Black and African-American kids' perceptions of law enforcement begin declining year after year even at the earliest ages we sampled, beginning at ages 7 to 8.
Peoples’ perceptions of law enforcement begin to develop, to change and maybe even to crystallize during childhood.
Q: What is Team Kids?
A: It’s one of the only safe, structured, nonenforcement, nonsurveillance-related programs where youth and first responders volunteer to work together on community service. The police are not there to enforce the law, prevent crime or to interview for documentation status.
They’re there to help be a resource to the kids, so the kids can find ways to be a resource to their communities in ways that the kids find to be meaningful and valuable.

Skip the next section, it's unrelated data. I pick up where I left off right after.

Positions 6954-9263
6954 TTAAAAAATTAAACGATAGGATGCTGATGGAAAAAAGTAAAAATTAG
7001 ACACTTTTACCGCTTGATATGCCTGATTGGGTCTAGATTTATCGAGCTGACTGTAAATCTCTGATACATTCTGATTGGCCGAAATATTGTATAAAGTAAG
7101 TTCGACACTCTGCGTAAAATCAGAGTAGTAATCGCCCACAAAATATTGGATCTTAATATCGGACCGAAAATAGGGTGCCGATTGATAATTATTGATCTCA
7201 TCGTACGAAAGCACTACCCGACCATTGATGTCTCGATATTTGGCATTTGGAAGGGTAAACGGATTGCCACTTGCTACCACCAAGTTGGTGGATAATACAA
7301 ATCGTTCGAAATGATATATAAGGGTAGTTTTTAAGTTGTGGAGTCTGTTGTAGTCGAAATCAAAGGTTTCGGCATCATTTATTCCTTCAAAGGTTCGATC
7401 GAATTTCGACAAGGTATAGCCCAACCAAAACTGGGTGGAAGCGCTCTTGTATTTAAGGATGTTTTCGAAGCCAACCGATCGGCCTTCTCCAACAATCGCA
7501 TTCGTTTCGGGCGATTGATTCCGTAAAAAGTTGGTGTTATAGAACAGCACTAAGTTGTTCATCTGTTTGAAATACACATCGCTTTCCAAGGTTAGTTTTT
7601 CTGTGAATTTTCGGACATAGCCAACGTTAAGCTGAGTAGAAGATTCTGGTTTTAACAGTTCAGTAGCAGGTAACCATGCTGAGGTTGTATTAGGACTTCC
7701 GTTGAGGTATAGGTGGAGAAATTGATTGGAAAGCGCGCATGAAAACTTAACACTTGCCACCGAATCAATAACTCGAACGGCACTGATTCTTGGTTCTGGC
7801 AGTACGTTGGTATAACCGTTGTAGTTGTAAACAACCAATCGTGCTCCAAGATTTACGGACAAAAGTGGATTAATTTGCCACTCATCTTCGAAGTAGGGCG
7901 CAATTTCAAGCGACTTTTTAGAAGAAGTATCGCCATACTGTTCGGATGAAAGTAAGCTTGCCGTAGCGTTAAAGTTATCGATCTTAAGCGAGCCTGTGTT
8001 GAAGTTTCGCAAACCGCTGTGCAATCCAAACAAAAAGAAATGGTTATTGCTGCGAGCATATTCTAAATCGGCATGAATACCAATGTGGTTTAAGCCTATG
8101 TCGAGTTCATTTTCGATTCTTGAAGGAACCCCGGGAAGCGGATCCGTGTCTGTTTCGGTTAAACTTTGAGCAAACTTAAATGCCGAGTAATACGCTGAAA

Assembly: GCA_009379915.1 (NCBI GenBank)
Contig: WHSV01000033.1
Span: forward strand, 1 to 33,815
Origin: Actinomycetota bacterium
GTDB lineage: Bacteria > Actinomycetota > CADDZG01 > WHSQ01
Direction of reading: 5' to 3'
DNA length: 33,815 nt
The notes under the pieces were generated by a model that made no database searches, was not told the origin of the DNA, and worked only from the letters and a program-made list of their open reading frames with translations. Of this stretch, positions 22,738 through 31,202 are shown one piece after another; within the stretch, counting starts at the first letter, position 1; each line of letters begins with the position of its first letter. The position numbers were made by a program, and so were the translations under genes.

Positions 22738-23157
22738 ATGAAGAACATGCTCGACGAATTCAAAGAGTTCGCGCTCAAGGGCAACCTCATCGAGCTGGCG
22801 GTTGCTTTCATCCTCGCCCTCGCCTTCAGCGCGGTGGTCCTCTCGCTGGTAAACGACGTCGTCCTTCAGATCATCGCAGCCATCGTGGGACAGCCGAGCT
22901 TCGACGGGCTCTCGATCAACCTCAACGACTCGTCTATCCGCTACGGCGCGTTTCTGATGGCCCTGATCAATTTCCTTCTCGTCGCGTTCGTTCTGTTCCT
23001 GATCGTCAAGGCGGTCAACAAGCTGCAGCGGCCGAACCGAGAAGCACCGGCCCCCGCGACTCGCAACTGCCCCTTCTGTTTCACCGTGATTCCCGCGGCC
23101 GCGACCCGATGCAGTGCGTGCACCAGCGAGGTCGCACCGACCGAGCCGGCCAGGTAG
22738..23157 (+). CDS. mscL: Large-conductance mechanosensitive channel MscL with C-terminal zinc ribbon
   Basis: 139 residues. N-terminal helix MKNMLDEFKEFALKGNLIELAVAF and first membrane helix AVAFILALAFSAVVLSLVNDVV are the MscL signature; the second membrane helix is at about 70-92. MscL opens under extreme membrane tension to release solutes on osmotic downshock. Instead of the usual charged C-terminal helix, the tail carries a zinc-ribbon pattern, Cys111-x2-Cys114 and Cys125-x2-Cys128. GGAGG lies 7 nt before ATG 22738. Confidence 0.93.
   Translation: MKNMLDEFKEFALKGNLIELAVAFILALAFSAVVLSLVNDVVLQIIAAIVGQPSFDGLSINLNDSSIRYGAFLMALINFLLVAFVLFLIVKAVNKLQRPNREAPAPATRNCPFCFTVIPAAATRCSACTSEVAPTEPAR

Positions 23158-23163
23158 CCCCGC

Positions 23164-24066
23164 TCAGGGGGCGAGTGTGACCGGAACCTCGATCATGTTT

It’s really about community service and community engagement.
The kids are in fourth to seventh grade. They volunteer to meet in small groups with law enforcement officers and identify challenges like hunger, homelessness, abandoned animals or writing letters to veterans. They work on these issues week after week and then they plan and put on a fundraising carnival for the entire school with free or low-cost games they can put on themselves.
It’s a remarkably creative process.
Q: How did you test the effect of Team Kids on the kids’ perceptions?
A: We used a randomized control trial, working with administrators in the Compton Unified School District. We asked them to identify two pairs of schools, matched as much as possible on every characteristic. Then we randomly assigned two schools to be the controls and two to receive the “treatment,” the Team Kids five-week program.